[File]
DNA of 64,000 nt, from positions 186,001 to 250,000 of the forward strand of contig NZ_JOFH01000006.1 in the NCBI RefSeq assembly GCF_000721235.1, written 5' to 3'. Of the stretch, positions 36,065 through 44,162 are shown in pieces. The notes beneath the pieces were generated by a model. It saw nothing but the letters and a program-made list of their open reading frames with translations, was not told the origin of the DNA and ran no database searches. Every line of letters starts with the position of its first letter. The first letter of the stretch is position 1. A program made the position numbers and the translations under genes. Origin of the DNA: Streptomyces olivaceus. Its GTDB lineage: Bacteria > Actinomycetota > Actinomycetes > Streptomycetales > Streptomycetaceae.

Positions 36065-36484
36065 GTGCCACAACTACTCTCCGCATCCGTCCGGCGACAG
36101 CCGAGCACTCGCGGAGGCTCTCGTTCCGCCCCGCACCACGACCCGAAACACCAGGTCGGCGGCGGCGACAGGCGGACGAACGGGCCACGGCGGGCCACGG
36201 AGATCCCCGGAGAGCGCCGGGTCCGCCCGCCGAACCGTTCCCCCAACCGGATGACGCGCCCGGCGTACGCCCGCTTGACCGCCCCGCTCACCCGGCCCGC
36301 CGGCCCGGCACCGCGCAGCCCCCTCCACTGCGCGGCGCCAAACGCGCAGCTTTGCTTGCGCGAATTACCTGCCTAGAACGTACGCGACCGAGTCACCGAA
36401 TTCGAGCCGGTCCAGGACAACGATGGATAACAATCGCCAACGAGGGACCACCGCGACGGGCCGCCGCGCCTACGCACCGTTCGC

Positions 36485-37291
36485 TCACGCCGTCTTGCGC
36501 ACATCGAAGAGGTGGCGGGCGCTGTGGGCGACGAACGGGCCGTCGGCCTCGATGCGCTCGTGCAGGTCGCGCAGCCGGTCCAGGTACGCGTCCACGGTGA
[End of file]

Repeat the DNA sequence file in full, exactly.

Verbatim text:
DNA of 64,000 nt, from positions 186,001 to 250,000 of the forward strand of contig NZ_JOFH01000006.1 in the NCBI RefSeq assembly GCF_000721235.1, written 5' to 3'. Of the stretch, positions 36,065 through 44,162 are shown in pieces. The notes beneath the pieces were generated by a model. It saw nothing but the letters and a program-made list of their open reading frames with translations, was not told the origin of the DNA and ran no database searches. Every line of letters starts with the position of its first letter. The first letter of the stretch is position 1. A program made the position numbers and the translations under genes. Origin of the DNA: Streptomyces olivaceus. Its GTDB lineage: Bacteria > Actinomycetota > Actinomycetes > Streptomycetales > Streptomycetaceae.

Positions 36065-36484
36065 GTGCCACAACTACTCTCCGCATCCGTCCGGCGACAG
36101 CCGAGCACTCGCGGAGGCTCTCGTTCCGCCCCGCACCACGACCCGAAACACCAGGTCGGCGGCGGCGACAGGCGGACGAACGGGCCACGGCGGGCCACGG
36201 AGATCCCCGGAGAGCGCCGGGTCCGCCCGCCGAACCGTTCCCCCAACCGGATGACGCGCCCGGCGTACGCCCGCTTGACCGCCCCGCTCACCCGGCCCGC
36301 CGGCCCGGCACCGCGCAGCCCCCTCCACTGCGCGGCGCCAAACGCGCAGCTTTGCTTGCGCGAATTACCTGCCTAGAACGTACGCGACCGAGTCACCGAA
36401 TTCGAGCCGGTCCAGGACAACGATGGATAACAATCGCCAACGAGGGACCACCGCGACGGGCCGCCGCGCCTACGCACCGTTCGC

Positions 36485-37291
36485 TCACGCCGTCTTGCGC
36501 ACATCGAAGAGGTGGCGGGCGCTGTGGGCGACGAACGGGCCGTCGGCCTCGATGCGCTCGTGCAGGTCGCGCAGCCGGTCCAGGTACGCGTCCACGGTGA